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supervisor, that's not defying the board of supervisors. in fact, the city attorney, dennis herrera's office [speaker not understood] that the commission is authorized, not required or compelled, but authorized to set rates for community choice aggregation. so, the public utilities commission took a look at the latest version of cca and said, this is not what the board adopted and this isn't good for the rate payers. i would submit that the commissioners exercised their oversight rule as an independent commission under the charter and i'd argue that protecting tax payers and rate payers is precisely what the commission exists to do. supervisor, you asked what my office is doing to support the city's clean energy goals and what we can do together. i think there's very great deal we can do and i'll detail that more in my answers in the next two questions. but i will say that we are leaders and signing a contract with a fossil fuel company in texas that forces san
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franciscan residents to pay more for electricity that isn't generated here and doesn't produce direct local jobs or environmental benefits doesn't measure up to what our residents deserve and expect. thank you. >> i have the next question. mr. mayor, could you please outline your objections to the clean power s.f. program as approved last year on an 8 to 3 vote by the board of supervisors? >> thank you, board president chiu. i agreed with the majority of the public utilities commission when they asserted that the community choice aggregation program that was presented to them no longer had any direct immediate local environmental benefit. but the lack of a true climate change impact of this cca is not its only fatal flaw. it's also gotten progressively more expensive as time has gone on. back in 2007 the board insisted that a cca program would meet or beat pg&e's rate, meaning that cca power should cost 7.9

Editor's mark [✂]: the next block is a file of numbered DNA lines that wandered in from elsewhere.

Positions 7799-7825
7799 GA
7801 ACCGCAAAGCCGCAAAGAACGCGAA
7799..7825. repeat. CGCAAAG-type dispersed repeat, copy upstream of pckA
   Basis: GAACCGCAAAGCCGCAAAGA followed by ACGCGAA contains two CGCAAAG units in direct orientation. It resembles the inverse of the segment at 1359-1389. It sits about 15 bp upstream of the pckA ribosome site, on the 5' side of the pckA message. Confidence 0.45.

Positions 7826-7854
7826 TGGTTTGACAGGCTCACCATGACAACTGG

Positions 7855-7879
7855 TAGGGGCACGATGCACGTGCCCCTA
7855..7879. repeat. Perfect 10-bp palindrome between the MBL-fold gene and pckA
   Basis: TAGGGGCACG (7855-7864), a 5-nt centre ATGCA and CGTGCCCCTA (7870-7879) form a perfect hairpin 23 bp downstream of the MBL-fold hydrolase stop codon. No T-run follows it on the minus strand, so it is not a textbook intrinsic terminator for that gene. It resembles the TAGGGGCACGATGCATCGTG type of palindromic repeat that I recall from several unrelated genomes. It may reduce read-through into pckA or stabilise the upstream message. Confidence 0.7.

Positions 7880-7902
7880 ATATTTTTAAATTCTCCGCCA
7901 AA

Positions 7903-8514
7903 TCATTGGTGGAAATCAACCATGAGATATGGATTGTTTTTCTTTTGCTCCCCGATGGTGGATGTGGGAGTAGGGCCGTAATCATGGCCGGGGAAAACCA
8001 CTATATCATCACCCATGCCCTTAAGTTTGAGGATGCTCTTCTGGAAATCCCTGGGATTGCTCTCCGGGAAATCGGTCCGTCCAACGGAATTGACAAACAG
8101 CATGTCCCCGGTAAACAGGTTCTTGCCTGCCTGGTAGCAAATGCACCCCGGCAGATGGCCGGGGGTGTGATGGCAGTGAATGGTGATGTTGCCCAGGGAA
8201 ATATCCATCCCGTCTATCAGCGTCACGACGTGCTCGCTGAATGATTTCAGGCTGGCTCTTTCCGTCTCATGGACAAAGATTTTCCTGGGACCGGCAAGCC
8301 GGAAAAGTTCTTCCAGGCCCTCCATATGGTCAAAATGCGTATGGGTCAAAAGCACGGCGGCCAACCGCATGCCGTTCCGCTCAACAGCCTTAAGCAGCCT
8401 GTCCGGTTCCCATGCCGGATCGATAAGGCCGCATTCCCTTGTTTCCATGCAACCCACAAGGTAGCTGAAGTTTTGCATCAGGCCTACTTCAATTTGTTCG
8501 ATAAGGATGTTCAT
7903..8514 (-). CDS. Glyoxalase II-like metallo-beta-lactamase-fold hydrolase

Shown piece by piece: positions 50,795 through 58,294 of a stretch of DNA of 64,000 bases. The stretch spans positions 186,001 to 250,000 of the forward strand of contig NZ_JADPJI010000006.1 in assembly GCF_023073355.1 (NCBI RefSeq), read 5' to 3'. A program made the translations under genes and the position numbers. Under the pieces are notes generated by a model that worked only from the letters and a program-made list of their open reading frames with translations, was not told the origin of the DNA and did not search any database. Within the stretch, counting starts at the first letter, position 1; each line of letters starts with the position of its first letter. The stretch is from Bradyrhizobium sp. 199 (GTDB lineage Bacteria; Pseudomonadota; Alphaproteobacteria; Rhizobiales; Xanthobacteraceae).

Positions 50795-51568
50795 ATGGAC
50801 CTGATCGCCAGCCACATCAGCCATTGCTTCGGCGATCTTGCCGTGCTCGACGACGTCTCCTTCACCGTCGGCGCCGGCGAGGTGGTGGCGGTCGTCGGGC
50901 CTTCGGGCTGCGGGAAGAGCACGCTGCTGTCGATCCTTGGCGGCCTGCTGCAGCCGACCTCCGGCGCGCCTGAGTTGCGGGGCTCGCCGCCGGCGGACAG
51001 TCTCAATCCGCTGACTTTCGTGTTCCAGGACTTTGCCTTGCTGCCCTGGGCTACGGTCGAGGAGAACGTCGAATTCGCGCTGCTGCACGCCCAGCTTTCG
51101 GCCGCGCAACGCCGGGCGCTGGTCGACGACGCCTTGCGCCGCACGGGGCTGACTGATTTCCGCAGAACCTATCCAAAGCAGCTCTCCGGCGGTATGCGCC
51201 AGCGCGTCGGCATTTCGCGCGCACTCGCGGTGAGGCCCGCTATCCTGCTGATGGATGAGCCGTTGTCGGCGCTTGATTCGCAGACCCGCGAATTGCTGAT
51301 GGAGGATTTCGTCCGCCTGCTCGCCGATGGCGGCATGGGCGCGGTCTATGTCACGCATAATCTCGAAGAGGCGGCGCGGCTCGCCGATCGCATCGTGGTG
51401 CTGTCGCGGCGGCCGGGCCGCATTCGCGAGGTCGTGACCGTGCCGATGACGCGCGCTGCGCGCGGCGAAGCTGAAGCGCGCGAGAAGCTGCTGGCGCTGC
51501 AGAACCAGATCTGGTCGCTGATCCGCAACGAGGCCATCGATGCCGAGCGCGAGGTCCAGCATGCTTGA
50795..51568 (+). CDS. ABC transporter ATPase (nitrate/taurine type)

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cents or less per kilowatt hour. the theory was that if we wanted to convince people to participate in a green energy program, we couldn't hit them with massive monthly bills or they'd likely opt out. that was good logic. but over the years the costs crept up and up and up, and last year this board authorized the puc to set rates at 12.8 cents per kilowatt hour. we ran the risk of large scale opt outs, but the logic was that the environmental benefits were so strong that san francisco would vote with their wallets and absorb the increases. set aside for the moment that there would be dangerous opt out aspects of this program, i feared that such an expensive cca would run the risk of sticking mono lingual and elderly san franciscan with soaring energy bills without fair knowledge. i made those concerns known and staff recommended reducing the rate to 10.9 cents per kilowatt hour.
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this is still significantly above the original goals of cca to meet or beat existing energy rates. and in order to achieve these savings on the residential rates, staff had no choice but to make the program cheaper by degrading the quality of greenness of the energy that the cca offered. so, instead of bundled energy and firmed and shaped energy, the commission was presented a contract to buy certificates from shell. they did the right thing then and they rejected this program and these proposed rates. your question, supervisor chiu, is about my objections. well, let me answer directly. the program as it evolved year over year moved too far from the good environmental policy and fair treatment of our city's diverse electricity rate payers. let me tell you, then, and what i think good environmental policy is. i know that this is supervisor breed's question as well, examine if you permit me, i'll begin now to explain.